‘..if i could tell one thing to the world..’


I ran the TCU workshop yesterday and it was a lot of fun. It was the debut run in Sydney. I wish to thank all those who attended, most especially Gabby and Ressee Mangulabnan who organized it for me. It was a long, magical day. I was bone tired when I came home but I felt alive and animated. I was happy that I made many new friends. I was grateful that I had the privilege to touch their lives, but more so because I had learned so much from them.

Salamat sa inyong lahat!

I can’t believe some of my students are already on their 8th week of guitar lessons. For those who really do the assigned homework outside the 30-minute or 1-hour sessions they do with me, it’s clear that they are progressing at a pace that amazes their parents and even themselves. As their guitar teacher, I am so happy since their efforts at learning chords, strumming techniques, inversions, transposing and rhythm are beginning to produce results. Slowly but surely, they are moving towards more exciting discoveries and they are even beginning to sound better.

Every week, I look forward to passing on new lessons and songs they can learn in the hope that they can progress even faster.

Two weeks ago, I finally relented to requests to teach voice lessons as well. I was hesitant at first to do so since I am clearly more comfortable teaching something I have been doing all my life. I still think of myself primarily as a songwriter before being a singer. But then, haven’t I been singing all my life too? Why not teach voice then? While I am not the greatest singer in the world, I have done enough singing and have attended enough voice lessons and coaching to know how to produce results.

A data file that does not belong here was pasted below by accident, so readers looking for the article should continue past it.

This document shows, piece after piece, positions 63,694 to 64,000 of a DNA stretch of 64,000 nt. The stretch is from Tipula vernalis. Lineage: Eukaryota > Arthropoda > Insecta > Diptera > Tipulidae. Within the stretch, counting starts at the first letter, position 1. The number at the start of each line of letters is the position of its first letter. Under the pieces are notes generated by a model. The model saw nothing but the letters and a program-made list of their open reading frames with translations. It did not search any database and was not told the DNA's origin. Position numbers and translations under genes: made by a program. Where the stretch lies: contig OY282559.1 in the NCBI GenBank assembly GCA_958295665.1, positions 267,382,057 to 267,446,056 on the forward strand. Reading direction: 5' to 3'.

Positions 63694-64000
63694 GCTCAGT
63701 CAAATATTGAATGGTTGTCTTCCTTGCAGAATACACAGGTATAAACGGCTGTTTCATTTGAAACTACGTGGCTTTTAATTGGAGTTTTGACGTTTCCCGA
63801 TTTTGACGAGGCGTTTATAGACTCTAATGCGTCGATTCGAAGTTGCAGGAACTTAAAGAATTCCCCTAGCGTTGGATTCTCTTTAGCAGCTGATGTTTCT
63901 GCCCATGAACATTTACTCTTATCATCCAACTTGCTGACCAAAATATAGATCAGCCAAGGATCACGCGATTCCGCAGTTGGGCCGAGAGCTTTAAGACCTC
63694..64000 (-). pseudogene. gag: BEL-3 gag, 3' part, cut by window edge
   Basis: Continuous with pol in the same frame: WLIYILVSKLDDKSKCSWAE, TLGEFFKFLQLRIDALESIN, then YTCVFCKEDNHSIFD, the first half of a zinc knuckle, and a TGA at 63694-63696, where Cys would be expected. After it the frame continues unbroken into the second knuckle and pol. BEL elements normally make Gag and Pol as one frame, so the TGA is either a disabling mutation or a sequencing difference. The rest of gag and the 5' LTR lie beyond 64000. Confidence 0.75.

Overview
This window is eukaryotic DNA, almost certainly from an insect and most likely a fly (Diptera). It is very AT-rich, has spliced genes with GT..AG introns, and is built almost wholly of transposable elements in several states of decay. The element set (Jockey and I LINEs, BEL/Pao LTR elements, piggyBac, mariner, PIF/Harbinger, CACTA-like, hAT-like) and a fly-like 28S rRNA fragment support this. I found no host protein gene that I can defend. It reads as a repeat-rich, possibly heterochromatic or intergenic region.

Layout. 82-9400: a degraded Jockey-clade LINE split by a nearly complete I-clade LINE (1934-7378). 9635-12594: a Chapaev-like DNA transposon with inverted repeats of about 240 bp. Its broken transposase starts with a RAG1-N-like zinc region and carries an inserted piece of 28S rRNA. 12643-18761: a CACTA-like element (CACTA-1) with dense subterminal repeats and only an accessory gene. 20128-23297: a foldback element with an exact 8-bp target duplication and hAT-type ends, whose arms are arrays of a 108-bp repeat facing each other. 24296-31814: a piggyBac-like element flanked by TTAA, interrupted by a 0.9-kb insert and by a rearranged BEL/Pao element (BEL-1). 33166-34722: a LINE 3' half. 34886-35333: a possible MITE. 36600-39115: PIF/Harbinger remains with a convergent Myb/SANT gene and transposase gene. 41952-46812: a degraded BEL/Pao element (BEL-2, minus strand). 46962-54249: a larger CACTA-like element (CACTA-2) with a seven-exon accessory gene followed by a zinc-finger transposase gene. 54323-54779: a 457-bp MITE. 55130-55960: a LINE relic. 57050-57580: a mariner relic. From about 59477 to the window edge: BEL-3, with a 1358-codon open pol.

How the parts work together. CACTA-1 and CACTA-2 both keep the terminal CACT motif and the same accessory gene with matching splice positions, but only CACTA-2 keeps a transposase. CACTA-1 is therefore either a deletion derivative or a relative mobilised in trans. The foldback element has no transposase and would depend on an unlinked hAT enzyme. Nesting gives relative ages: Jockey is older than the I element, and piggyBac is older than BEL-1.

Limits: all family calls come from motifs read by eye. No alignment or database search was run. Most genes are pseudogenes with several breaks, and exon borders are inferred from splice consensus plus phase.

This has opened a new vista for me as well and it is something I look forward to in the week. I have met some great people and very talented kids

One thing I’ve realized is that I can teach anything that I set out to learn. I have never studied formally any of the things I had done that has given me any income. I do not have any degrees or academic training in music, writing, teaching, workshop design and facilitation, performing, photography, and my other creative pursuits. And yet I have made semi-careers out of a lot of them and at certain times have even done quite well enough to be recognized by my peers and my milieu. I am to say the least quite thankful.

When I ponder on questions people ask about the ‘methodology’ I use that makes me excel at what I do, I can only come to the conclusion that whatever it is I choose to LOVE to do, I always learn quickly and well. When we love something or someone, we learn to pay attention and so become intimate with the details. And to know the details about anything is to be intimate with it. Love is not a general pursuit. It is always specific. For example, I can take great pictures when I am ‘in the zone’ with the subject. The subject becomes a ‘love object’ in the sense that there is nothing else but IT! I know the whole universe about it by paying attention. So it is with making music. Nothing escapes me when I am listening to the inspiration that is almost always there. And so it is also with teaching, doing workshops, fatherhood and everything else. All this paying attention especially in everyday living is probably the main reason why despite my unconventional life, I am still a relatively sane person.

I have consciously made it my spiritual practice to pay attention to whatever it is I am doing, experiencing or whatever IS before me. As a consequence, I almost always find fascination in the so-called ordinary. When one is present, there is no such thing as repetition and so boredom seldom creeps in. If I were to tell one thing to the world, I would tell them that the secret to being happy lies not in some Shangrila out there, or a bank account or anything ‘extraordinary.’ It lies in things as they are, and in you just as you are. Just be awake to it.